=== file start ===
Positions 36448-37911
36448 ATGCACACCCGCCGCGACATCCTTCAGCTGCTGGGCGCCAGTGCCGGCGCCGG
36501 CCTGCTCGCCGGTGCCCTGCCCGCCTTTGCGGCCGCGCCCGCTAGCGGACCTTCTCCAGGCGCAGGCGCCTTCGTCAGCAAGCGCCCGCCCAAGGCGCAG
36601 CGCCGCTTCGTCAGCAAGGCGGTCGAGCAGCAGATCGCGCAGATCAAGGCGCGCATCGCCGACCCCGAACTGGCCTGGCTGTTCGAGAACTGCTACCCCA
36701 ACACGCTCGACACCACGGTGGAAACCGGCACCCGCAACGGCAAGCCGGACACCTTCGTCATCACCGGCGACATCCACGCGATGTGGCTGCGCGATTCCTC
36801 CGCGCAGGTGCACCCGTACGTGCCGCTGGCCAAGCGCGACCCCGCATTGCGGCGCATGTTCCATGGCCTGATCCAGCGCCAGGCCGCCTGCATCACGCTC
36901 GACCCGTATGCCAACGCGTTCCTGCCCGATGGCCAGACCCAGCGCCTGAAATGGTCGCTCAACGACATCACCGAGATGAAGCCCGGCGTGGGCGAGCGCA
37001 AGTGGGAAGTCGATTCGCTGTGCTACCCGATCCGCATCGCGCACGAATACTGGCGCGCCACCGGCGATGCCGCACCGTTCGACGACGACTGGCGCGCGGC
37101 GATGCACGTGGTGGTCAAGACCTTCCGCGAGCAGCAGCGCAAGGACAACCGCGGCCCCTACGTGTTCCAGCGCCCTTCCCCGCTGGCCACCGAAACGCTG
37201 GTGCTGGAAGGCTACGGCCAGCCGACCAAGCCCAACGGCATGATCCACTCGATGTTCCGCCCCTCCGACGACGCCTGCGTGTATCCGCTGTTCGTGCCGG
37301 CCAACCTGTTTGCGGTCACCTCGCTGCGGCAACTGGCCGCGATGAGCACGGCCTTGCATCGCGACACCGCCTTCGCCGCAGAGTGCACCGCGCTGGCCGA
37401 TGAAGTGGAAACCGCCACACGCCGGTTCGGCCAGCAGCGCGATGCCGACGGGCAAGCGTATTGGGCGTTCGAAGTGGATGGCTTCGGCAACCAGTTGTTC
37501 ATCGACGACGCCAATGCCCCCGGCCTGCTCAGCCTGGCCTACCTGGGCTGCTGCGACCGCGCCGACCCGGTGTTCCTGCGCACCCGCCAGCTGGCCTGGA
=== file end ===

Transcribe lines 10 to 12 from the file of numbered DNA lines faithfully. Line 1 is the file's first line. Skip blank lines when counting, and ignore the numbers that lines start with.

37201 GTGCTGGAAGGCTACGGCCAGCCGACCAAGCCCAACGGCATGATCCACTCGATGTTCCGCCCCTCCGACGACGCCTGCGTGTATCCGCTGTTCGTGCCGG
37301 CCAACCTGTTTGCGGTCACCTCGCTGCGGCAACTGGCCGCGATGAGCACGGCCTTGCATCGCGACACCGCCTTCGCCGCAGAGTGCACCGCGCTGGCCGA
37401 TGAAGTGGAAACCGCCACACGCCGGTTCGGCCAGCAGCGCGATGCCGACGGGCAAGCGTATTGGGCGTTCGAAGTGGATGGCTTCGGCAACCAGTTGTTC